Plus, you are a bit inconsistent--you say that the war was driven by ideology, but that the goal was to make money for Bush's cronies? Which is it?

    Having said that, I think we are seeing what a stupid policy this was. We are going to get out before the election, I'm sure, and will be leaving a very tenusous situation in Iraq. It probably won't be like Viet Nam or Lebanon, but it certainly won't be the stable democracy that Bush talks about. And, even if it is some sort of democracy, it probably won't be a very liberal democracy. Here is the core problem or trying to impose democracy--our idea of what democracy is is a lot different than what a lot of the world thinks it is. Now you have a situation where the Shiites are trying to eliminate women's rights and essentially impose an Islamic-type government. That may be democracy, but is that what we want? But how do we now say that, no, you can't do it that way, you have to maintain rights for women. Iraq will probably muddle through but I doubt there will be a lot of gratitude for the US and I don't know if the results for the US will be much better than if Saddam was in power.

    By Anonymous Anonymous, at 10:39 AM  

  • Marc-

    I see your point about the likely undemocratic nature of any new Iraqi government, but I remain more optomistic. Any government will not look good just out of the gate. This is not Germany or Japan after WWII, but rather it is more like South Korea, Russia, even China as they transition to a true liberal democracy. Namely, there will be corruption, certain freedoms will be curtailed, and any government may not be truly representative, but the situation will be a marked imporovement over Saddam.

    They keys to me are a) can the government provide enough security for sufficient economic growth to take place? and b) Can the govennment retain enough legitimacy that dissidents will channel their gripes within the system rather than assaulted (in both senses of the word) it from the outside. Neither will occur without setbacks, and it may be a case of .0001 steps forward and .00009 steps back, none of which will be evident to the outside world, Western or Arab. But I believe it will be preferable to Saddam.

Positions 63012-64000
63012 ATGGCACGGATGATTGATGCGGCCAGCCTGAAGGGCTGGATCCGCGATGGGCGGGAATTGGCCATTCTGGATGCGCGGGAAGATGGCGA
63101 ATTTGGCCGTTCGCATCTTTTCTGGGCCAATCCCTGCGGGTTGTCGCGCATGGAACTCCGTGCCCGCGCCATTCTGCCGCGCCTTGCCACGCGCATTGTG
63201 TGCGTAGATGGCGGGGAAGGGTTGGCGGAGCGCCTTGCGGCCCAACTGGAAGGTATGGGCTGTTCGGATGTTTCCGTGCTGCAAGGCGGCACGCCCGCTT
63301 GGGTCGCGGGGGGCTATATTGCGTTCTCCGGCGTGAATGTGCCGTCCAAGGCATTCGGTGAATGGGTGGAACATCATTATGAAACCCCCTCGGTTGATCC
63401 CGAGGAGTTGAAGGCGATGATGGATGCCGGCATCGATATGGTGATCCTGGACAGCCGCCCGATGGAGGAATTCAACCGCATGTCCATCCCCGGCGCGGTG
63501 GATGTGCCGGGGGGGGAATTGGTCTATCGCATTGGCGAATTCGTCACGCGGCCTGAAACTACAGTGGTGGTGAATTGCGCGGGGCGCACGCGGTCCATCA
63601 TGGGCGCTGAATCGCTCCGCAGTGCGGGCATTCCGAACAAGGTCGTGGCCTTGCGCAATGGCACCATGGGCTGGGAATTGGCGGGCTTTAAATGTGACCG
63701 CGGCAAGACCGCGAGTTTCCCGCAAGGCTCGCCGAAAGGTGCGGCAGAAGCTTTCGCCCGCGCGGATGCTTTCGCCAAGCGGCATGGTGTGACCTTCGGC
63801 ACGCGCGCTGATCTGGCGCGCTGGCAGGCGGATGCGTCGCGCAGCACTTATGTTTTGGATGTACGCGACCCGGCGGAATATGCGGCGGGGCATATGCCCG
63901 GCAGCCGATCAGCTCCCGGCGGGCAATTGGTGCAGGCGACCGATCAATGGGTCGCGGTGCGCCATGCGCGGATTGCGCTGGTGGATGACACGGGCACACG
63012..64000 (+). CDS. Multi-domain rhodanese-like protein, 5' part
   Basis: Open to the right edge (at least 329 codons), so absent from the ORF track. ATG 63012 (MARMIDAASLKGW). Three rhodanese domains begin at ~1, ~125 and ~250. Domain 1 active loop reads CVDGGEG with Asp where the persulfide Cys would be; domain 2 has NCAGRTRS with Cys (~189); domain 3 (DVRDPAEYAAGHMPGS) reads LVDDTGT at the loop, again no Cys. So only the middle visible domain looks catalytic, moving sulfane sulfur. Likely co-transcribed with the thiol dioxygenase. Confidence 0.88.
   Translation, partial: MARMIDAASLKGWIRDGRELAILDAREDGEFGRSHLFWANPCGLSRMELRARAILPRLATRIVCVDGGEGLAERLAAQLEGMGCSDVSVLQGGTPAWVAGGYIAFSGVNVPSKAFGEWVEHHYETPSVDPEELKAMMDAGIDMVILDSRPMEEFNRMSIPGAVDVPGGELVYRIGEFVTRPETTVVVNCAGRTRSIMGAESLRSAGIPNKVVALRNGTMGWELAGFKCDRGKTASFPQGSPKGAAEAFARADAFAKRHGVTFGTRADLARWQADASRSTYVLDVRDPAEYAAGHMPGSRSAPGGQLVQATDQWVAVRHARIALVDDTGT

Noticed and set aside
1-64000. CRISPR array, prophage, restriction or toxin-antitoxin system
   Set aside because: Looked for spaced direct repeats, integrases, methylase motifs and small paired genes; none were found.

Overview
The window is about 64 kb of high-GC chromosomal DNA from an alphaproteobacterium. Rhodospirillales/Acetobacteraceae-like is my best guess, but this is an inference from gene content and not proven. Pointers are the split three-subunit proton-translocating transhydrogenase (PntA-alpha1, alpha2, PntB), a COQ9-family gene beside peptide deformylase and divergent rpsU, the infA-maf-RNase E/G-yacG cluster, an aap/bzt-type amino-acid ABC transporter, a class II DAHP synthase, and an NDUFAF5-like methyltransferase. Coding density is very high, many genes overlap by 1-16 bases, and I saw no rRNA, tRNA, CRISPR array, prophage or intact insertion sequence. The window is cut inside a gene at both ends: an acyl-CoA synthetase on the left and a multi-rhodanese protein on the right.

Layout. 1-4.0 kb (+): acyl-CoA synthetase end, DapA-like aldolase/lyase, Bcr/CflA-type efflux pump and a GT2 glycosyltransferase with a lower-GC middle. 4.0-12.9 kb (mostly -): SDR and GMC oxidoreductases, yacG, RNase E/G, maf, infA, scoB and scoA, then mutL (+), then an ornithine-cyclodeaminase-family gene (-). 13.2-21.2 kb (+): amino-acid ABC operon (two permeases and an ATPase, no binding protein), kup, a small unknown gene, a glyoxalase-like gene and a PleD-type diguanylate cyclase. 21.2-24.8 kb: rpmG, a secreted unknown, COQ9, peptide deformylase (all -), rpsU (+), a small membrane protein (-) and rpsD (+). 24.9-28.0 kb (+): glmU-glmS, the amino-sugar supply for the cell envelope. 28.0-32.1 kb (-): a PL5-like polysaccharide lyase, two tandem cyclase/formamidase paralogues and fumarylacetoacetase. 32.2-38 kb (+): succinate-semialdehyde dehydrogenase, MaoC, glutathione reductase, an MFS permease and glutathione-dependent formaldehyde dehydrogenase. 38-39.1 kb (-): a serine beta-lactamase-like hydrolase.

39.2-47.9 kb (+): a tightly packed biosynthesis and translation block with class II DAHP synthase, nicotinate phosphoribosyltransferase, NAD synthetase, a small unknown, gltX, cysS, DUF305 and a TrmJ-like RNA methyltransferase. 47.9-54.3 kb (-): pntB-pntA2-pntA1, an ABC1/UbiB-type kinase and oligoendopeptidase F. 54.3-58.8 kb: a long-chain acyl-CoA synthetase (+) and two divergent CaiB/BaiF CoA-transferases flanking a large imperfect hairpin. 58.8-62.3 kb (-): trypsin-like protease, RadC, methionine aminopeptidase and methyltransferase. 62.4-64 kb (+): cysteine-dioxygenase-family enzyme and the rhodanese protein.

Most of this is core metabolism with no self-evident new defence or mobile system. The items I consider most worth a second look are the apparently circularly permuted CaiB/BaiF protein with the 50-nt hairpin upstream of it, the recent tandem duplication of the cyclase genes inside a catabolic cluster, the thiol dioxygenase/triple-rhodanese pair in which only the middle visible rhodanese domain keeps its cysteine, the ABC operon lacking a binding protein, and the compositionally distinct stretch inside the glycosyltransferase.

I have liberal friends with realist sensibilities who argue that Saddam actually kept a lid on an area that is a powder keg, and that it would have been better to deal with Saddam than the ramshackle coaltion we deal with today. I understand the view, but I just think Saddam would not respond to appeals for improving life for his people, and given the nature of the Bathist regime that there would be no incentive for them to give up the control they had on Iraqi society. Men without morals who live in palaces do not respond to UN human rights commisions, nor do they have much need to reform the economic and political framework of their country.

    To my mind, the only solution to Iraq, unlike Iran and North Korea at this point, was reform through the barrel of a gun. I think Saddam had at least 15-20 more years in him, and that doesn't factor in who might succeed him. The real question is how we could have prepared the ground: gaining international support, building a humanitarian case, assembling an international team of political and economic advisors, etc. We blew it, but I still find the current scenario better than it was before.

    By Blogger N. Lowe, at 12:19 PM